Inquiries and corrections to R.W.Home (firstname.lastname@example.org)
|Equipment being prepared on the SA eclipse expedition. This and the eclipse photograph come from the papers of Kerr Grant.|
A total solar eclipse in Australia in 1922 provided scientists with an opportunity to confirm the experimental 'proof' of Einstein's general theory of relativity that had been provided by Eddington's observations in 1919. Independent expeditions mounted by the SA and NSW observatories both aimed to test Einstein's prediction that light passing near massive bodies such as the sun would appear to be bent.(1)
The professor of physics at Adelaide University, Kerr Grant, assisted the SA effort, while A.D. Ross, from the University of Western Australia, joined an American operation organised by the Lick Observatory at Wallal in WA. This was not seen as purely an academic question, G.H. Knibbs, Director of the Commonwealth Institute for Science and Industry, justified the expense of the expeditions by arguing that such studies of the sun 'may yet prove to be... of great practical importance'.(2)
The press and the public were, if anything, even more enthusiastic about the eclipse tests. The visiting astronomers from the Lick Observatory were accorded celebrity status as they made their way through the eastern states. In Melbourne they were feted by the Lord Mayor and the Federal ministry. Members of the party also gave well-attended talks on their work in the Town Hall and at the University.(3) The Government was keen to be seen to be involved in such undertakings; one report commented:
Though no Commonwealth expedition has been arranged to make observations of the solar eclipse, the Commonwealth Government, the Minister for Home and Territories (Senator Pearce) explained on Saturday, had incurred considerable expense in facilitating the operations of visiting expeditions.(4)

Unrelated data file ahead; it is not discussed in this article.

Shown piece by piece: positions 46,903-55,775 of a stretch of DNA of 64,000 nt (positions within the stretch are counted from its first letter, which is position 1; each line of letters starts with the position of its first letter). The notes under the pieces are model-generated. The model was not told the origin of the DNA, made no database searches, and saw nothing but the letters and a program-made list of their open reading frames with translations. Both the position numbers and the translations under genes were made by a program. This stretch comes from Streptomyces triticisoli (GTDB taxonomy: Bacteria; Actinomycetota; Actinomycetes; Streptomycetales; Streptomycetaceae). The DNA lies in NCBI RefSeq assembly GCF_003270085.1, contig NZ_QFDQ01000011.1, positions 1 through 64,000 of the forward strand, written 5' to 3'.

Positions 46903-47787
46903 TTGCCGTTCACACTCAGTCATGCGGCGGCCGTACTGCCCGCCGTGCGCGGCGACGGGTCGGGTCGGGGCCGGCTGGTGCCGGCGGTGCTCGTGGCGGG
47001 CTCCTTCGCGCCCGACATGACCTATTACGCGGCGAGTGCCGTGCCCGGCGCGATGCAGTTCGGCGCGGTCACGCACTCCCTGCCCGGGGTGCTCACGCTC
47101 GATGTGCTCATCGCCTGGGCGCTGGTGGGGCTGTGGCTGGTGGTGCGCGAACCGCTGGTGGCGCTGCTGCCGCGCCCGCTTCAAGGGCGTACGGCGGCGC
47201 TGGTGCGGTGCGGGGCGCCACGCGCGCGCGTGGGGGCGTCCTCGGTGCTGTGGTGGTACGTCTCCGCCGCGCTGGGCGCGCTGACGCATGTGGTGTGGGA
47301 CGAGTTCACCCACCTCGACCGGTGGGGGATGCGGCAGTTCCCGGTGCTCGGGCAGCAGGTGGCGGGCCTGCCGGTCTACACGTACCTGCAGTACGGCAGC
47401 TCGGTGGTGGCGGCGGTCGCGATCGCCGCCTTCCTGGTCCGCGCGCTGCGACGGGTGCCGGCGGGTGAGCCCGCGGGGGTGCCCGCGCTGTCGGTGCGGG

It also stressed that the eclipse tests were 'crucial' in the establishment or refutation of relativity. C.A. Chant, the leader of a Canadian mission to observe the eclipse, stated: 'we hope definitely to settle whether the Einstein theory is correct or not'.(5) While it was reported that Dr Campbell of the Lick expedition hoped to determine whether the Einstein theory 'represented a fact of nature'.(6) Indeed, the eclipse tests acquired such a public status that J.M. Baldwin, the Victorian Government astronomer, felt it necessary to explain that as his own expedition 'was hurriedly arranged by private means, no attempt could be made on the Einstein theory'.(7)
-- Tim Sherratt, 1995
(1) G.F. Dodwell and C.R. Davidson, 'Determination of the Deflection of Light by the Sun's Gravitational Field from Observations made at Cordillo Downs, South Australia, During the Total Eclipse of 1922 September 21', Monthly Notes of the Royal Astronomical Society, vol. 84, 1924, p.150; W.E. Cooke, 'Total Solar Eclipse of 1922 September 21. Observations by the Sydney Observatory Expedition at Goondiwindi, Queensland', Monthly Notes of the Royal Astronomical Society, vol. 83, supll. 1923, p.511; Jeffrey Crelinsten, 'William Wallace Campbell and the "Einstein Problem"; An Observational Astronomer Confronts the Theory of Relativity', Historical Studies in the Physical Sciences, vol. 14, pp.75-76.
(2) G.H. Knibbs, 'Science and Its Service to man', Presidential Address, AAAS Report of the 16th Meeting, Wellington 1923, p.12.
(3) See Argus, 4 August 1922, p.8; 8 August 1922, p.8; 9 August 1922, p.11; 10 August 1922, p.5.
(4) Argus, 7 August 1922, p.6.
(5) Argus, 25 July 1922, p.8.
(6) Argus, 7 August 1922, p.6.
(7) Argus, 23 October 1922, p.3.